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2020 National Women's Conference
1 January 2020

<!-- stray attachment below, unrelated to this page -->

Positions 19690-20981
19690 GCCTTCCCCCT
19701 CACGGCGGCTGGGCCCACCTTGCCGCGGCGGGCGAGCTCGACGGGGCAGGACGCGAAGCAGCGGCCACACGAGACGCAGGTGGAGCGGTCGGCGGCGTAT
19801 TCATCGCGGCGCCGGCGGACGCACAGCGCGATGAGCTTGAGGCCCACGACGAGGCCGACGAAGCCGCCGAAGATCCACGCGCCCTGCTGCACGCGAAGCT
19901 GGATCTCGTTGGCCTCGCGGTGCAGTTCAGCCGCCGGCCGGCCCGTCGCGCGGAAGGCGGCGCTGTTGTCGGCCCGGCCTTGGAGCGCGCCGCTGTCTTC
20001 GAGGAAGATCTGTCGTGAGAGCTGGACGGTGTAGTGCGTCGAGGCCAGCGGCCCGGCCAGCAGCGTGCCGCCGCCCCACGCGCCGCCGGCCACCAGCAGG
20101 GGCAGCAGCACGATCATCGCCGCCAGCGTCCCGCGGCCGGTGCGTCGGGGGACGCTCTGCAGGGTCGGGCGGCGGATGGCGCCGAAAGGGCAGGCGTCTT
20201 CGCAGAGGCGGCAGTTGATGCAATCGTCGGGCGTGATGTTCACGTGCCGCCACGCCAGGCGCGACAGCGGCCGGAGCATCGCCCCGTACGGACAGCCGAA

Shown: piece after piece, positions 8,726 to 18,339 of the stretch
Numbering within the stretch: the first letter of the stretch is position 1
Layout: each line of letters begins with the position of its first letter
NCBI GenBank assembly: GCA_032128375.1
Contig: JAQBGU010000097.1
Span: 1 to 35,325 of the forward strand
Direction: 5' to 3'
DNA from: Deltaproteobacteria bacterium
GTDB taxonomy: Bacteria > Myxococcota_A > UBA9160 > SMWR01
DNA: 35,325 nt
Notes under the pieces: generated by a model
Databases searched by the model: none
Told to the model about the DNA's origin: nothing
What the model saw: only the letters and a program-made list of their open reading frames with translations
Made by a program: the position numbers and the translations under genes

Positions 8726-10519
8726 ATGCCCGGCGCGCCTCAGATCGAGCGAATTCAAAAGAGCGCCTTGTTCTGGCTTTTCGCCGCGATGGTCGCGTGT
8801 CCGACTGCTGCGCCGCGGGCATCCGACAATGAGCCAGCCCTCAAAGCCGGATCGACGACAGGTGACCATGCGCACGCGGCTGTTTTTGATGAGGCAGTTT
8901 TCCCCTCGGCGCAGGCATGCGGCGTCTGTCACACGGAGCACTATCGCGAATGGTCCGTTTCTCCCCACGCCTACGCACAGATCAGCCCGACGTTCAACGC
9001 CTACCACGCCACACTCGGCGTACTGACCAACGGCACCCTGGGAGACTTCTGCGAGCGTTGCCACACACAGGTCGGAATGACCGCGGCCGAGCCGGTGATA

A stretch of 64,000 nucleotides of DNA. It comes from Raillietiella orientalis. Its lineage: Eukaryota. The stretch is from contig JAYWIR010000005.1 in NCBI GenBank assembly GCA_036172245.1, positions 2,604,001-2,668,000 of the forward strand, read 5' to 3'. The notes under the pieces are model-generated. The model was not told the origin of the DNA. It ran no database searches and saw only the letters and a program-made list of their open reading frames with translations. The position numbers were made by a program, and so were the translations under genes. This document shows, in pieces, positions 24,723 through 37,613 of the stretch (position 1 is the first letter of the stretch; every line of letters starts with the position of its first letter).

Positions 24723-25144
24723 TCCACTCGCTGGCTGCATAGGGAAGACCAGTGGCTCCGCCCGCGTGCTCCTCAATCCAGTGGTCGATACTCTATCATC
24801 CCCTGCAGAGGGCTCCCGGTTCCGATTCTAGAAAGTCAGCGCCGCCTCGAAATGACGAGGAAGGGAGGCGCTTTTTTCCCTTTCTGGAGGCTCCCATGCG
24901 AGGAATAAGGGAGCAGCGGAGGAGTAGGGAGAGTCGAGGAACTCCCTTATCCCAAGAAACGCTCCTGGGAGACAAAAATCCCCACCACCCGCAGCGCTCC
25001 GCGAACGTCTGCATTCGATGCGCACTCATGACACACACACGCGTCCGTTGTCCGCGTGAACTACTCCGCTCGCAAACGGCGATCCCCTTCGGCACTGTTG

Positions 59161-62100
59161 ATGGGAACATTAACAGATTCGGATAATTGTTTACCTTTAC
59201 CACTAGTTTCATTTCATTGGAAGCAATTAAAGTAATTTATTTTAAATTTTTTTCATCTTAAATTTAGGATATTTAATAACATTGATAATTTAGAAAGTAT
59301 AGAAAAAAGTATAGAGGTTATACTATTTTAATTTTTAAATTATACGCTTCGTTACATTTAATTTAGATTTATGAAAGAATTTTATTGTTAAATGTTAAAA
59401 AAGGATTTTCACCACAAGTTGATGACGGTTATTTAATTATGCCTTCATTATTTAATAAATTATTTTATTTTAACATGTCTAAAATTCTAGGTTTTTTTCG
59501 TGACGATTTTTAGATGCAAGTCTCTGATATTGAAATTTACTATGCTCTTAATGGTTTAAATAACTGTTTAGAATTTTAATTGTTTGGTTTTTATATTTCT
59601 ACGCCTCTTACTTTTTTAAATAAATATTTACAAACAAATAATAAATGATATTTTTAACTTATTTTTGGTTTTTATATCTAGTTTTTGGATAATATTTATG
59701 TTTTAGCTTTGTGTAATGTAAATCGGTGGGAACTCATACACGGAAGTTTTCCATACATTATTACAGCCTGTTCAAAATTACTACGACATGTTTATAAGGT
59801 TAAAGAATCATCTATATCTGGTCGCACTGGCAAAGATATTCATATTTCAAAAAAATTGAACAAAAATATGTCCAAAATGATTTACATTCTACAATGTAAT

2020 is the 50th Anniversary of the introduction of The Equal Pay ActConference celebrates the successes of UNISON in using the legislation to achieve equal pay for large numbers of its low paid women members, in particular those in local government. Conference welcomes that in 2017 the Government introduced compulsory gender pay gap reporting for employers with 250 or more staff and that the Equality and Human Rights Commission was able to achieve 100% compliance with this legislation in 2019. However despite it being 50 years since the introduction of the Equal Pay Act in the UK, there is no sector in the economy where women are paid the same as men. In 2019 the median pay gap was a shocking 11.9 per cent. In the public sector the pay gap is a shocking 16.7 per cent, an increase of 0.7 per cent from 2018 and it is as wide as 39.3% in arts, entertainment and recreation. Despite the Government imposing disclosure rules that name and shame employers it is not making a significant impact to eliminate pay inequality. Almost 8 in 10 companies still pay male employees more. The 9,961 companies that filed their figures by the 4 April 2019, 7,755 paid male employees more.The regulations are not tough enough; companies are filing their information and not doing anything to close the pay gap. This is 2020 and this is still happening.Conference notes that the pay gap does not just impact on earnings it cuts across all aspects of women�s lives. Our earnings make a huge contribution to our families. The missing 16.7 per cent would offer so much more. In terms of our local communities, that is 16.7 per cent loss in income for women able to be spent at local level. In addition, it is money lost to the public purse through our taxation system. The public sector is the largest employer of women in the country. UNISON women are the voice of women in the public sector and it is incumbent on us to tackle inequality with our employers. Women frequently are over qualified for the jobs they are doing. Maternity and caring responsibility, along with the pay gap impacts on promotion and career opportunities. Pay inequality in women�s working lives leads to continuing inequality in retirement and in pensions. Conference we cannot continue to betray our daughters and granddaughters by letting another 50 years go by without achieving pay parity with men. We work for it and we deserve it. This Conference instructs the National Women�s Committee to: 1 )Highlight the impact of the gender pay gap on our women members and campaign for an end to disparity between men and women�s pay in the public sector2) Raise this issue at all levels in UNISON to produce a Gender Pay Equality Charter that enables organisations to commit to the elimination of gender pay inequality by a stated deadline by carrying out specific stated actions to level up pay3) Work with our service sectors to develop strategies and negotiating priorities to redress pay inequality. Request the creation of guidance for negotiators that all pay claims must seek to level women’s pay up and that employers� offers must be subjected to an gender equality impact assessment by the relevant regional or national Service Group4) Work with our Labour Link to develop Labour Party policy to tackle gender pay discrimination in the public sector. 5) Work with LAOS to develop training materials for branches and regions on equal pay and the gender pay gap.6) Consider sending this motion suitably reworded to National Delegate Conference